The latest Insolvency Service figures show that 3,978 companies were wound up in the second quarter of this year, showing a 10 per cent increase on the previous quarter and marking the highest figure recorded since the same period a year ago.
Some 662 firms also went into administration in the second quarter which is the highest quarterly number in a year and shows a 12 per cent rise on the first three months of 2013.
Richard Philpott, Midlands regional chairman of insolvency trade body R3 and a partner at KPMG, said anecdotal evidence suggests that creditors have been taking a tougher stance towards firms in recent months as the economy shows signs of an improvement.
He warned: “Now that the economic recovery is stronger, the likelihood of a jump in corporate insolvencies has increased.”
Chancellor George Osborne recently hailed Britain’s economy as being finally ‘on the mend’ as official figures showed a second quarter of growth. However, Mr Philpott said R3’s own research has shown that the number of businesses with serious cash flow problems has risen over the past year.
He said: “For the past 60 years, insolvencies have increased after a recession during the early stages of the recovery when the stresses of growth and renewed creditor pressure prove too much for struggling businesses to bear. However, the patchy recovery since the 2008-9 recession has helped prevent this post-recession insolvency spike from occurring.”
Mr Philpott said the quarterly increase did not necessarily signal the start of a new upward trend, adding: “We will have to wait and see what the next few quarters hold.”
Dan Butters, restructuring partner at Deloitte, said a ‘key challenge’ to firms will be how to raise the cash to fund expansion as any recovery gathers momentum.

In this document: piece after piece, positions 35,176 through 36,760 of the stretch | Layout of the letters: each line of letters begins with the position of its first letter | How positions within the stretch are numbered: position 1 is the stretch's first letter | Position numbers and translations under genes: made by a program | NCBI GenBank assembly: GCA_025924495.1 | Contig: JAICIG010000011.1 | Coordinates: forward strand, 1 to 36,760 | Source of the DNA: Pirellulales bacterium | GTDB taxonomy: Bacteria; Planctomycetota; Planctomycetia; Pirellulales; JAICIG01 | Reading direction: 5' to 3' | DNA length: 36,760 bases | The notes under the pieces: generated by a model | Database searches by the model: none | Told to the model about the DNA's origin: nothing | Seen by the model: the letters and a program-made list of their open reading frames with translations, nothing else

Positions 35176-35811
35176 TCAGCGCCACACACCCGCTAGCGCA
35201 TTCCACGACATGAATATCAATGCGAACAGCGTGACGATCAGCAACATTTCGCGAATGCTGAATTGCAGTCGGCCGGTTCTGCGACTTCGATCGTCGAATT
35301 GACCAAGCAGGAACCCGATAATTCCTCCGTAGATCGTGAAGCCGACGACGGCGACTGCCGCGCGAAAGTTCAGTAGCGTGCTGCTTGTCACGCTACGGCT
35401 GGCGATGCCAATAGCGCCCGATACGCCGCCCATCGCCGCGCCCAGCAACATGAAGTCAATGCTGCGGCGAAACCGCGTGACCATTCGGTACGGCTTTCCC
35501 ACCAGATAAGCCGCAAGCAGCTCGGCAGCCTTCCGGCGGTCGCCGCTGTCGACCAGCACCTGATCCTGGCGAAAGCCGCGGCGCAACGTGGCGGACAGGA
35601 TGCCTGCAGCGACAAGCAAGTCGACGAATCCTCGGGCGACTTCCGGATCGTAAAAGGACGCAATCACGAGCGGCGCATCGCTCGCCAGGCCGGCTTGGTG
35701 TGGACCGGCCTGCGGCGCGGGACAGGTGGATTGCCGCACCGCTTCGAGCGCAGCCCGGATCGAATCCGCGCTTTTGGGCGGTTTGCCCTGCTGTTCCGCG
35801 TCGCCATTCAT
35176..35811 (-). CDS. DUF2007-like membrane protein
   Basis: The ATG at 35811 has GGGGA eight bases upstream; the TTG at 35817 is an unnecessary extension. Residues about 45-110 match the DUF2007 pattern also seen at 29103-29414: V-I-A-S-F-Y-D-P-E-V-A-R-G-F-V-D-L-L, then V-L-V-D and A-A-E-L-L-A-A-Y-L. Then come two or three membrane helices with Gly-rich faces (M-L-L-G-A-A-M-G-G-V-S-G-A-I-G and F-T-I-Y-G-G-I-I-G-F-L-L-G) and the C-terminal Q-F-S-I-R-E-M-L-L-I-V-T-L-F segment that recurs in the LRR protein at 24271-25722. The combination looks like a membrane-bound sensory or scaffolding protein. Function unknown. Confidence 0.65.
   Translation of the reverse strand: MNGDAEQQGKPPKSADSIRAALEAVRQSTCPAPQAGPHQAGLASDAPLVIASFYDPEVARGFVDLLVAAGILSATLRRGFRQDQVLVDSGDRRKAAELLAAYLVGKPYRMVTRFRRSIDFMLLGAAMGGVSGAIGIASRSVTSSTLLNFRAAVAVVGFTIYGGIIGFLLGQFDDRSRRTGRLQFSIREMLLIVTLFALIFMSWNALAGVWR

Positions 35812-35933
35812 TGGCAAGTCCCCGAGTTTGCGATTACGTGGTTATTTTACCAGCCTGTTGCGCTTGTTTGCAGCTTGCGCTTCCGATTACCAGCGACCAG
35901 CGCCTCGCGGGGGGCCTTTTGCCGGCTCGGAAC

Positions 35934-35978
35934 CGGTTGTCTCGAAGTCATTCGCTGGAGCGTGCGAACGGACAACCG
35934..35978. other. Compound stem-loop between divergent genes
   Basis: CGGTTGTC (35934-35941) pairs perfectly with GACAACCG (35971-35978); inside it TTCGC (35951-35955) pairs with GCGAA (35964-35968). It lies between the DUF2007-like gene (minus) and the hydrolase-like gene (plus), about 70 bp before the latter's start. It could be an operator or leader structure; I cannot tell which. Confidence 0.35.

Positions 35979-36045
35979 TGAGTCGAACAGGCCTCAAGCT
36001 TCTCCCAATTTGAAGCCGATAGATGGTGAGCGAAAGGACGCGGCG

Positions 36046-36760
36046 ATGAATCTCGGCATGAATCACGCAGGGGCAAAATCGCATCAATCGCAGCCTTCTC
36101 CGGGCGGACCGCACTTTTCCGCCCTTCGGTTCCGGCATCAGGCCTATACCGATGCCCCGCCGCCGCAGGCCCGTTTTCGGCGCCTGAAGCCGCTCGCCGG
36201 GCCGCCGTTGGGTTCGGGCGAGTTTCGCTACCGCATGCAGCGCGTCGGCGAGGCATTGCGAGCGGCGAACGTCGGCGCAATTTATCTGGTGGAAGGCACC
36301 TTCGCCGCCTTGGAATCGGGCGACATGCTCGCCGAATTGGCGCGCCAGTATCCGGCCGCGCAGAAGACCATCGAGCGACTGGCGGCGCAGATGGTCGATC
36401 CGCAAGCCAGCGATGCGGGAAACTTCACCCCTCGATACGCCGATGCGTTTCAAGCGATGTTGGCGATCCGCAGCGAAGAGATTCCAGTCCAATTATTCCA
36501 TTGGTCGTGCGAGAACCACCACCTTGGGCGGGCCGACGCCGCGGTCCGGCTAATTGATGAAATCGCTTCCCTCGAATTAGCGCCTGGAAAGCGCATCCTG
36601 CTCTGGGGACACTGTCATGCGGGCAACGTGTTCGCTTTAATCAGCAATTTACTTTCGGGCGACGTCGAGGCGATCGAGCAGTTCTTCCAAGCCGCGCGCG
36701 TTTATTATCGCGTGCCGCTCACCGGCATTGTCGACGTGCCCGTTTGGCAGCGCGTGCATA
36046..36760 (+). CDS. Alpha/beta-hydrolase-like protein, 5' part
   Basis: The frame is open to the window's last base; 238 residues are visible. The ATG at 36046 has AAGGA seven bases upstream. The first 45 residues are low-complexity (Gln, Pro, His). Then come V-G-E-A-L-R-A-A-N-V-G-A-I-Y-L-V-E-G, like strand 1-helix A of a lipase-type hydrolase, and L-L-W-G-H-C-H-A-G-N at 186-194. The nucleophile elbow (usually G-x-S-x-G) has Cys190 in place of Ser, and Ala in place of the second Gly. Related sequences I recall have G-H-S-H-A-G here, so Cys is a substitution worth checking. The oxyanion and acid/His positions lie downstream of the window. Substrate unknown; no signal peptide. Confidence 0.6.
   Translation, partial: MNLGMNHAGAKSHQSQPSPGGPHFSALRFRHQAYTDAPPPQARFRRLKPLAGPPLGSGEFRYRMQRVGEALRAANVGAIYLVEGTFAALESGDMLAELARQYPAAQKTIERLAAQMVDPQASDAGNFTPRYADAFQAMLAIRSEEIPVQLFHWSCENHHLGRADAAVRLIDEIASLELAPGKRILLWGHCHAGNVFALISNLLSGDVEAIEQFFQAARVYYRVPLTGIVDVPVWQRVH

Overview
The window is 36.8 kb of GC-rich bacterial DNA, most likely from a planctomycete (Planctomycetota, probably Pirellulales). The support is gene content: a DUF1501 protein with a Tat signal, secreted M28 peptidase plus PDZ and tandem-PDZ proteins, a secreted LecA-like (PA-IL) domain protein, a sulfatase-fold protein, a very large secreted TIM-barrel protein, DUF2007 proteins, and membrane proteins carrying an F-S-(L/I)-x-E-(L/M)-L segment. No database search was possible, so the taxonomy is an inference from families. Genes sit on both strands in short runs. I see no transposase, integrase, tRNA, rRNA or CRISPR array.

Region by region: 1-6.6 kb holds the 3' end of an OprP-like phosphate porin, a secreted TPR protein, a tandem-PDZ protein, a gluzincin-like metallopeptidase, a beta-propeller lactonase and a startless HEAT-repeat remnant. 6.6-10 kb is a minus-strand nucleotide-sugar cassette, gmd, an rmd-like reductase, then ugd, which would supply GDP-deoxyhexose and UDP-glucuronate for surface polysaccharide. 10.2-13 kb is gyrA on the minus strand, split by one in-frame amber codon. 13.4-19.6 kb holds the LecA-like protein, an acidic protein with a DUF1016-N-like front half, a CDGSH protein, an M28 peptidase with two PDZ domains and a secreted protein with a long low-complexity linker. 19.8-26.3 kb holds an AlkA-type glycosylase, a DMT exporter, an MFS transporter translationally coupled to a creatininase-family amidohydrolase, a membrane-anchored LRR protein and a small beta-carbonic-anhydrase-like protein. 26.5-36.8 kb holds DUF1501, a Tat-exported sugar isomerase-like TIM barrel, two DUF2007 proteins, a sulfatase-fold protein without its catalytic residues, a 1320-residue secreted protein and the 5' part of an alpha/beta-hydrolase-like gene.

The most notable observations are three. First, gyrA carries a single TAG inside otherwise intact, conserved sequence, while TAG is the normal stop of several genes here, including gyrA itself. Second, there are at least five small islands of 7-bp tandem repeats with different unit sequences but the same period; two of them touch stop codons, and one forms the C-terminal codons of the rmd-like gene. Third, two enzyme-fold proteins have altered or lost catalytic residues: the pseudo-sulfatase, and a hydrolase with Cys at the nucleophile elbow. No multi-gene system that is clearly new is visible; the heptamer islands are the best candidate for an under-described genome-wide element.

This could result in more ‘zombie’ firms, which have been kept afloat by record-low interest rates and whose problems are too serious for them to invest or expand, being tipped over the edge.
Mike Jervis, business recovery partner at PwC, said the figures show that: “We are not out of the woods yet.”
Meanwhile the Insolvency Service also reported that personal insolvencies had edged up from a five-year low in the second quarter of this year.
Some 25,717 individual insolvencies were recorded, showing a three per cent increase on the previous three months, although this is still six per cent lower than the same period last year, the service’s report said. The overall figure masks a decline in bankruptcies, which fell by three per cent on the previous quarter and remained at their lowest levels for more than a decade.
Some 6,469 bankruptcy orders were recorded in the second quarter of this year, putting them one fifth lower than a year ago.
Richard Philpott, said: “The increase in individual insolvencies goes against the recent trend.
“R3’s latest Personal Debt Snapshot shows personal debt concerns rising since the start of the year. Although the economy is improving, the cost of living is taking its toll. There are a lot of families and individuals out there that do not have a financial buffer to protect them from any increase in necessary financial outgoings.
“This is, of course, only one increase after a long – and welcome – downward trend in personal insolvencies, so it is too early to say if we are in for a period of increasing personal insolvencies.
“It is noteworthy that although IVA use has increased, bankruptcy has continued to fall.
“We have been concerned for a while that the current rules on personal insolvency often make it difficult for people to use a formal insolvency process appropriate for their situation.
“Frequently, insolvent individuals cannot afford the fees to enter bankruptcy, but they have too much debt or assets to qualify for alternatives like Debt Relief Orders. This leaves the debtor caught in the middle, exposed to their creditors. Action needs to be taken by the Government to reduce the number of people in this situation by looking at payment by instalments for bankruptcy and amending the thresholds for entry into Debt Relief Orders.
“Individual Voluntary Arrangements offer an alternative solution. They do not have the same fee barrier as bankruptcy but they do have to be agreed by creditors, which can be easier said than done.”